“But the most surprising thing of all was their demeanour. The spirit of defiance and hatred which has kept them fighting against overwhelming odds for upwards of a week, and bade them throw in their lot with Great Britain’s deadly enemy, was, notwithstanding their miserable condition, firmly stamped upon their faces. Some went jauntily below, while others, with set lips and stern faces, walked between the onlookers looking neither to one side or the other.”
‘Nottingham Evening Post’, 2nd May 1916.
“A LITTLE GIRL AND THE SHERWOOD FORESTER.
“STAUNCHED OF BLOOD WITH HER APRON.
“WONDERFUL BRAVERY UNDER FIRE.
“Mr. J. F. Cronin, president of the Preston Irish Literary Society, who was spending Easter in Dublin, has given a Daily Dispatch representative a vivid narrative of incidents which he witnessed during the first four days of the rebellion.
“On the Wednesday afternoon [26th April 1916],” said Mr. Cronin, “I paid one of numerous visits to the fighting area. In Lower Mount-street I saw the Sinn Feiners firing from the windows of a big detached house, and here witnessed the heroism of a little girl.
“I saw a soldier lying on the canal bridge apparently dead. Suddenly a woman came out into the open with what looked like a blue enamel jug. She ran down the canal bank into the firing line and disappeared from view. Then a poor girl ran out on to the bridge while yet the bullets from rifles and revolvers were flying thickly from both sides. She put up both her hands, and almost instantly the firing ceased. Again the woman turned up, and she and the girl picked up the soldier, others then going out from the crowd to help to bring him in. He was taken into hospital.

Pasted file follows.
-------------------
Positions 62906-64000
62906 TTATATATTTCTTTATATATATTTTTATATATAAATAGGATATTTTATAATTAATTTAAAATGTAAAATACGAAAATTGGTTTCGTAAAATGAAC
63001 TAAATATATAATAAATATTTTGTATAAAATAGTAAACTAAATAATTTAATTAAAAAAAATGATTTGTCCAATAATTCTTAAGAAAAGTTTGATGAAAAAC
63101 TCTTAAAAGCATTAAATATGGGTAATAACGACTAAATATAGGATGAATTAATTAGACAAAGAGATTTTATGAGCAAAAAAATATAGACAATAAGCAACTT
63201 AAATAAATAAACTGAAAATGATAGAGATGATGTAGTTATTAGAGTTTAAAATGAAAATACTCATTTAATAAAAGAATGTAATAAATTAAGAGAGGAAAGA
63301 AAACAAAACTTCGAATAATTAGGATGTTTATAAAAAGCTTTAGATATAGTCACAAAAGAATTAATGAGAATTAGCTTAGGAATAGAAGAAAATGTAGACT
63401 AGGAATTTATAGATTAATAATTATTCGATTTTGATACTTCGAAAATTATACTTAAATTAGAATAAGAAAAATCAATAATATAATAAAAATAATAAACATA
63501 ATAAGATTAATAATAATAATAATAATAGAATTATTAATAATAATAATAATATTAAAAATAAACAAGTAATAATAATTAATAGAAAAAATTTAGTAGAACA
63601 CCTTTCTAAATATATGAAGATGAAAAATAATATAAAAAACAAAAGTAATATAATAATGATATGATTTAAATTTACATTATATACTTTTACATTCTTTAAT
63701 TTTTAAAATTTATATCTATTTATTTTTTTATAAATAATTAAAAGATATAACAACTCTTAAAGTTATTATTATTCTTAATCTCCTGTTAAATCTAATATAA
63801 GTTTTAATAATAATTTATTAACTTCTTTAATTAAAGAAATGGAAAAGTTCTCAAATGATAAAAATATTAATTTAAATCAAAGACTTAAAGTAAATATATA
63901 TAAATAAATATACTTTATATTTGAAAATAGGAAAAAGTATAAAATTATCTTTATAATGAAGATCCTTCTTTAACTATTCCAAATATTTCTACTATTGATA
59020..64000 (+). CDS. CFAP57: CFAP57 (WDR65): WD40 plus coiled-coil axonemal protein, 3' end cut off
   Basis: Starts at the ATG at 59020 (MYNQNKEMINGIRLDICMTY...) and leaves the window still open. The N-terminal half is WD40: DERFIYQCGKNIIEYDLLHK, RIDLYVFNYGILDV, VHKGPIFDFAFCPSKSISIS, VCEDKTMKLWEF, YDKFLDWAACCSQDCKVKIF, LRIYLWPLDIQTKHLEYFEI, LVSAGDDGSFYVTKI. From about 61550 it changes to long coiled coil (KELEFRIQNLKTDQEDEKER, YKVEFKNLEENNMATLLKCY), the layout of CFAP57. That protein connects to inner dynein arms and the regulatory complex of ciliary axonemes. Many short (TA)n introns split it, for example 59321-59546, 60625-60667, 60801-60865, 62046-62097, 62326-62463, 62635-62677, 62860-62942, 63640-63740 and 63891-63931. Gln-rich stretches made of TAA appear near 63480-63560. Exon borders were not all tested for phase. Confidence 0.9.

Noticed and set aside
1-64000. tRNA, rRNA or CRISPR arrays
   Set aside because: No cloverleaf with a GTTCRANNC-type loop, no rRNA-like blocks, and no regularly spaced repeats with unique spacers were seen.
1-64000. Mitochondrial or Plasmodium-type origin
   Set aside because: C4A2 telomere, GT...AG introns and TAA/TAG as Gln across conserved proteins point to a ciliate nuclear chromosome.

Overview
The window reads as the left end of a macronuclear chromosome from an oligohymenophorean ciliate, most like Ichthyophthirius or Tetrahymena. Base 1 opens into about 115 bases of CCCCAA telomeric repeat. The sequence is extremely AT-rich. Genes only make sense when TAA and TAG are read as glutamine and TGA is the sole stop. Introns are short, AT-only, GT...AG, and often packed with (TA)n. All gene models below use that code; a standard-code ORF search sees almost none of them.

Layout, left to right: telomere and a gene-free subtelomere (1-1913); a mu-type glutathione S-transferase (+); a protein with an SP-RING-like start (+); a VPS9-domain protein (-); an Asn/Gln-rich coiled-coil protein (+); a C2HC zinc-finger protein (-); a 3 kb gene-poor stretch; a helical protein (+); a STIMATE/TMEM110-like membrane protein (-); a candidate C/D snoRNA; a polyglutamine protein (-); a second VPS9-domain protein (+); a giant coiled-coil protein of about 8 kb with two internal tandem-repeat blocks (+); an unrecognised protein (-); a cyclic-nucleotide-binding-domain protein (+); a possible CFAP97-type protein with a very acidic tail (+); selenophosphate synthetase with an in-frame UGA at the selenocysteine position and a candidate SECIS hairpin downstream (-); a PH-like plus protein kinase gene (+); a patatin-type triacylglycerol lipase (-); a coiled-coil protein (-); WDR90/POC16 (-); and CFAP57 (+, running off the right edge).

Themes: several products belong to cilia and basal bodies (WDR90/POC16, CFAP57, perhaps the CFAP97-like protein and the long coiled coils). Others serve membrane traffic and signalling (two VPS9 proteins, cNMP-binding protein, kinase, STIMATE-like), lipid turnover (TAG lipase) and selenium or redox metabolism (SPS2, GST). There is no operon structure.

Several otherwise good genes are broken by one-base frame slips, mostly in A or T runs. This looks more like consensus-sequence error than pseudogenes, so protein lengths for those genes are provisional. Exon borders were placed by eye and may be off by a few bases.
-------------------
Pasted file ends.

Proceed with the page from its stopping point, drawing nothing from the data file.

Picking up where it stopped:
“It was a throbbing incident that brought tears to the eyes, and the crowd cheered the little heroine.
“Several more soldiers were hit, and again the little girl ran out and brought them in time after time. I saw about eight soldiers taken into that hospital wounded, and I helped one in myself along with others of the crowd.
“The man I helped with was reached by a little girl before we got to him, and she pushed an apron down his trousers to staunch the blood. He was shot in the small of the back and in the thigh.
“He was a Sherwood Forester, and the little girl was crying over him.”
‘Nottingham Evening Post’, 3rd May 1916.
Thanks to Jim Grundy